Commercial citrus growers in Florida hungry for something new will soon see a seedless mandarin orange variety that not only tastes good and is easy to peel, but also stays on the tree longer. The last characteristic in particular is what makes ‘Marathon,’ an early season variety, stand out, say University of Florida citrus scientists.
The selection is said to mature by October, though even earlier in some seasons and can hold onto the tree well into December. The fruit’s ability to hang onto the tree for an extended period led researchers to give it the ‘Marathon’ name. That extended hang time benefits growers if they have limited labor or want to sell their produce at a time when they’ll get their best prices, according to Fred Gmitter, a Professor based at the UF/IFAS Citrus Research and Education Center in Lake Alfred.
“It’s unique in that it can hold on the tree for a long time and still maintain its fruit quality and postharvest shelflife,” he stated.
In addition to its other attributes, the ‘Marathon’ mandarin is somewhat tolerant to citrus greening.
While the new variety is not available in nurseries yet, Gmitter predicts growers can place orders for ‘Marathon’ trees later this year. Certified trees will be provided to licensed Florida citrus nurseries early this year for budwood increase.
Another recently released UF/IFAS mandarin, ‘Bingo,’ came from the same breeding line. Since then, growers across the state have planted well more than 150,000 ‘Bingo’ trees with the first fruit on the way.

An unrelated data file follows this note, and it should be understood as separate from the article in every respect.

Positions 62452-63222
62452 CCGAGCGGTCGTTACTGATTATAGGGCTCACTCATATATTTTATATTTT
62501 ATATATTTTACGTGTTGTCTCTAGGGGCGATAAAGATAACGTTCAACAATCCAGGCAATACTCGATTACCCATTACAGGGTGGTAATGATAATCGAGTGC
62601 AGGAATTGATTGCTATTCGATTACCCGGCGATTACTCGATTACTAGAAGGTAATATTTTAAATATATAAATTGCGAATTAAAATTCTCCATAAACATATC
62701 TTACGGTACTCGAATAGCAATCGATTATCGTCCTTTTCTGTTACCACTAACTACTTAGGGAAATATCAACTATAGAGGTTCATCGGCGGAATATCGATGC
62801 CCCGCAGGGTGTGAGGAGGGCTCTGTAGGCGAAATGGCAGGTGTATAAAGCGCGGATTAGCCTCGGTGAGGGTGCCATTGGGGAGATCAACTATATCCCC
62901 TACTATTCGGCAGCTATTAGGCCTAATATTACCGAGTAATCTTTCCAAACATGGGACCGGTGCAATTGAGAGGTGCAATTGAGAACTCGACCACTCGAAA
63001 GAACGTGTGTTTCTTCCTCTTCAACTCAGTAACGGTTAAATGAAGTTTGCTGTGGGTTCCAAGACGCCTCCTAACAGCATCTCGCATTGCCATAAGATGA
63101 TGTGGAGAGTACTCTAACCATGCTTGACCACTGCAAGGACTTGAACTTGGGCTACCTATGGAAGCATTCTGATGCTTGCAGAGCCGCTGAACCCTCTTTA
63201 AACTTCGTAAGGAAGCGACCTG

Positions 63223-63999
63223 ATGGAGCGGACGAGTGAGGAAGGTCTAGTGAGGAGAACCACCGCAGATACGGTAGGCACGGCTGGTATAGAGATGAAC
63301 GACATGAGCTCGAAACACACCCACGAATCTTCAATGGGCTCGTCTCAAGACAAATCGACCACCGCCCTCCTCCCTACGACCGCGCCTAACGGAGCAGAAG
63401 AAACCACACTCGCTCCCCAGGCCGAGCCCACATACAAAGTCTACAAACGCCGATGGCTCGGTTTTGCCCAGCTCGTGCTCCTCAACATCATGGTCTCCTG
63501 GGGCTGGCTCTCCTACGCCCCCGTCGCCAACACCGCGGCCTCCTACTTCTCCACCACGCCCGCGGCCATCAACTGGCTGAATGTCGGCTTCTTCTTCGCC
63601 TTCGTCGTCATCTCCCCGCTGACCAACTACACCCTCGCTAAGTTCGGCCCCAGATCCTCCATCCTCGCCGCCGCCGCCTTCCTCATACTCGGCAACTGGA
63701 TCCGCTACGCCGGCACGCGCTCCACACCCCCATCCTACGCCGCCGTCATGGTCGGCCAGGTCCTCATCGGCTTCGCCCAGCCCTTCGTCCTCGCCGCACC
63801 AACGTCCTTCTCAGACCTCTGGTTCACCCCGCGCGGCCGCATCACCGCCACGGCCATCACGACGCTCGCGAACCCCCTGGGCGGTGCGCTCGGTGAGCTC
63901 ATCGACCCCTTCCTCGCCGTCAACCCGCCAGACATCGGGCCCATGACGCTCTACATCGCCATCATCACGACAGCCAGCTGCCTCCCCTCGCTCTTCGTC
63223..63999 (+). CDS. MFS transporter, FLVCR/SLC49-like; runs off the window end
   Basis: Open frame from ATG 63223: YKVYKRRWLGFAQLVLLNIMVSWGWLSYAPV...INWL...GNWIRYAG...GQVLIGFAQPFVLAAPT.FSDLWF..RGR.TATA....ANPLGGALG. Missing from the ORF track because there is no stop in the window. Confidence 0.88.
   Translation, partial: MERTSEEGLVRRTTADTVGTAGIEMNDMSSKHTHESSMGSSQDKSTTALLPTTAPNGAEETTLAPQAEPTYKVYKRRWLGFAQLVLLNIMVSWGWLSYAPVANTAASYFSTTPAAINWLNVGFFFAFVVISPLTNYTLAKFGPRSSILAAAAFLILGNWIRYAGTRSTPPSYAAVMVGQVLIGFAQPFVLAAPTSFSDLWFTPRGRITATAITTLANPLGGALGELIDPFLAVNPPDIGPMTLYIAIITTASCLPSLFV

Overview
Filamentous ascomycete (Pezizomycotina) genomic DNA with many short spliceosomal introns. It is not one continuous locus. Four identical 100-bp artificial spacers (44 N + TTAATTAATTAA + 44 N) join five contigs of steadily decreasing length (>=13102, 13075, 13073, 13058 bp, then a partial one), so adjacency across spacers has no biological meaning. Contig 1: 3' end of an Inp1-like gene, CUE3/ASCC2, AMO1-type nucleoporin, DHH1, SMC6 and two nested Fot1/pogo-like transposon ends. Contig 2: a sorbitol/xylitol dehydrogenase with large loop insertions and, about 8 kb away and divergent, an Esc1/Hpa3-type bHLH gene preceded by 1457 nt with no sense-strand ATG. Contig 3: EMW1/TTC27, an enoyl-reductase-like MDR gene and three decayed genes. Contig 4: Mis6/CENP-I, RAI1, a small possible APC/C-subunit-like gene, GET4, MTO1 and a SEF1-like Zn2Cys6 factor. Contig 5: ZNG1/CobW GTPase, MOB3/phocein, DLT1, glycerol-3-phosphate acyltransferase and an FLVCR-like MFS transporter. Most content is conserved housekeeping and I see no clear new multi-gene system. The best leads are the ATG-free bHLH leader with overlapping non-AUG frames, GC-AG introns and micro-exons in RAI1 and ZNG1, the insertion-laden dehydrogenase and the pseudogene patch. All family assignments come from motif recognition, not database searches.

One of the keys to ensuring the effectiveness of bactericides that now are being applied to citrus is making sure the material gets into the tree to treat citrus greening (also known as HLB). Ozgur Batuman, an Assistant Professor of plant pathology at the UF/IFAS Southwest Florida Research and Education Center, is leading a team of researchers trying to make the automated delivery system a reality to help growers deal with the disease.
“The automated delivery system can be installed on any farm equipment and be operated by anyone who is driving – physically or remotely,” Batuman said in a news release. The person will be trained to use a joystick to control the arm that delivers the chemicals, he explained.
The system would extend from a tractor or ATV to grab the tree trunk. Because the grip has many small needles, it can create numerous tiny openings in the tree.
Bactericides can enter the tree through those small openings. These areas on the trunk with openings will be covered with a reservoir, such as a funnel or plastic balloon, that will hold the liquid containing the bactericide, Batuman said. The liquid then slowly enters through the holes of the trunk.
This contrasts with traditional tree trunk injections in which a grower would use large, single-needle syringes to inject liquid materials in one spot.
Most bactericide treatments are not very effective at staving off citrus greening because they were not directly delivered into the citrus vascular system, where greening — and its associated bacterium, Candidatus Liberibacter asiaticus (CLas) lives, he said. The therapeutic chemicals can kill or suppress the growth of CLas and can be used in greening-affected plants, Batuman said. The system also can help newly planted trees fight greening by controlling the Asian citrus psyllid, which can transmit said the disease.